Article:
Archbishop gives Radio 4 'Thought For the Day' on HRH Prince Philip

10/04/2021

Read the text of Archbishop Justin's Thought for the Day on Radio 4 this morning. 

Chapel cross

 

To set aside your own rights and interests in order to serve others is always difficult, but as we reflect on the life of His Royal Highness, the Duke of Edinburgh, we are reminded of how much it is possible to achieve when we dedicate our lives to larger causes than ourselves. Prince Philip shows how someone dedicated to bringing people together and encouraging the journeys of others achieved so much more than we can ever hope to on our own.

Like all of us, Prince Philip had visions and dreams. He was amusing and witty. He had remarkable intellectual gifts and a willingness to test his opinion against others and listen to them. He was impatient with complacency about bad things happening. Whether in wildlife conservation and climate change, in working with young people, in interfaith relations in a world where more than eight out of ten belong to a faith he was 50 years ahead of his time. And he was criticised for that, but sooner or later others followed. He was a founder and a pioneer himself, but the way he achieved these dreams was through helping unlock the potential of others, through encouragement, support and seeking and providing opportunity.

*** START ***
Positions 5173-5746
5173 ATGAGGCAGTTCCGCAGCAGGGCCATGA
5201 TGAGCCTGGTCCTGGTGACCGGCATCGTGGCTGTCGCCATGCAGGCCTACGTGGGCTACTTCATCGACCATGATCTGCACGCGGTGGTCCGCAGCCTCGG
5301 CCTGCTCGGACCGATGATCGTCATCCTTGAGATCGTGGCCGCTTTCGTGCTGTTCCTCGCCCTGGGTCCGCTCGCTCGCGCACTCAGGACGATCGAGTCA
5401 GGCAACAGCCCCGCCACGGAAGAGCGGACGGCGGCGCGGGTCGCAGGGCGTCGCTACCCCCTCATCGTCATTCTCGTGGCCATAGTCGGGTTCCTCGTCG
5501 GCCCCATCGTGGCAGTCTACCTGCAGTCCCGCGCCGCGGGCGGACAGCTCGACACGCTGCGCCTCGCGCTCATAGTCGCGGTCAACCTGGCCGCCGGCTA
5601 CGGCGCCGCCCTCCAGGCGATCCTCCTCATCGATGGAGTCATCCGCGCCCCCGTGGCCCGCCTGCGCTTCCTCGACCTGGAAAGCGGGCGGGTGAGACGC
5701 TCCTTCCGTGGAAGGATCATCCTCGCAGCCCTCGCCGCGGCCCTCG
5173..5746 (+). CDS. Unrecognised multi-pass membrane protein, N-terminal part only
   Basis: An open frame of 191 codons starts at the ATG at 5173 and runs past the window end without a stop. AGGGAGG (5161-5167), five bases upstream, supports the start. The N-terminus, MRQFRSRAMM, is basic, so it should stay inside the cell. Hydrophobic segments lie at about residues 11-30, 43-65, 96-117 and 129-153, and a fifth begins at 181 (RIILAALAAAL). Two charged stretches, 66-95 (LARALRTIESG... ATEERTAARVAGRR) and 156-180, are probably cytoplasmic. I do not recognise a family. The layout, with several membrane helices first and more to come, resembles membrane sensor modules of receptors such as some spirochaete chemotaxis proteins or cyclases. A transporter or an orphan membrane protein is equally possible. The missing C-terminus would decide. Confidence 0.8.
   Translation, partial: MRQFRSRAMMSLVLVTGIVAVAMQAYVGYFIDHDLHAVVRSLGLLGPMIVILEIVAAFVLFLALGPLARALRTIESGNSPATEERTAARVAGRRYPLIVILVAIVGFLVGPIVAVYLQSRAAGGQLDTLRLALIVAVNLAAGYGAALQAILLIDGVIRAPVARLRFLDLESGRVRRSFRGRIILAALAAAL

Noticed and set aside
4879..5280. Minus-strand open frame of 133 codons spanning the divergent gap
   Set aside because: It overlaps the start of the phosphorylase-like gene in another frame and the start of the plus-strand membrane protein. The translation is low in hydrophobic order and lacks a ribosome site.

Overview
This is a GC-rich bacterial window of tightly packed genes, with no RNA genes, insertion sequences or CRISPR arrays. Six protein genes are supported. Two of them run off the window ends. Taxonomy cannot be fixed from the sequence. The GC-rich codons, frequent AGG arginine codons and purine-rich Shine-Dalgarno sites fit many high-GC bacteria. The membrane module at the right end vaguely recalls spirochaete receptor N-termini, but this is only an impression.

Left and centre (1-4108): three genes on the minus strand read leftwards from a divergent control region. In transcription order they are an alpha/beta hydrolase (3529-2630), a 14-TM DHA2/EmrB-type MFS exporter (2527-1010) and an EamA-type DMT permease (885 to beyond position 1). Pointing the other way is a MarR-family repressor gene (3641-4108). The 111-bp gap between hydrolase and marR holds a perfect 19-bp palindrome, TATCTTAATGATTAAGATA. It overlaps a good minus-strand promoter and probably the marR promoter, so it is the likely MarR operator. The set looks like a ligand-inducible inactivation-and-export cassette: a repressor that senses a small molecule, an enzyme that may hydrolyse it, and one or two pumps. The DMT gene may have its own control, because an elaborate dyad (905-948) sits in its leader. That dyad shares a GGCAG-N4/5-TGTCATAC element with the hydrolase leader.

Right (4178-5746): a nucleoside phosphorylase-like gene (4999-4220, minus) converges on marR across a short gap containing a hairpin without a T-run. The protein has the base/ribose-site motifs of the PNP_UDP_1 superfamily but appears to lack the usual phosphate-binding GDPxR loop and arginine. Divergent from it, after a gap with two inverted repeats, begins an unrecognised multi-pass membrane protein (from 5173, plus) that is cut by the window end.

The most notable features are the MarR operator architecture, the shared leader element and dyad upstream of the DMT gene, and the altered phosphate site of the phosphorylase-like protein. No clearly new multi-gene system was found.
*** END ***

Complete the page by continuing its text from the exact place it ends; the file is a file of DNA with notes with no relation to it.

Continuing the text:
We might be capable of doing remarkable things by ourselves, but Prince Philip set the example of something even better. His life’s work showed that serving others might not always be visible, but it is always essential.

Above all he served the Queen, for 73 years. That meant setting aside those things to which many people might have felt entitled, a glittering naval career, prominence in his own right, and counting everything else as less important than serving Queen and country, following his duty in that service, walking behind. In that he followed the example of Christ who calls every person to follow him.

Grief is not alien to us at the moment: so many of us have experienced loss during the pandemic. To lose someone after such a long life is a unique and particular pain to those who love them. I pray we can comfort ourselves by seeing their life and legacy live on in the opportunities and dreams they have inspired in others.

Perhaps the challenge which Prince Philip sets us is to look afresh at what we hold onto out of entitlement which, if humbly set aside, will make our lives transformative for others.

May His Royal Highness rest in peace, and rise in glory, in the eternal arms of the Servant King.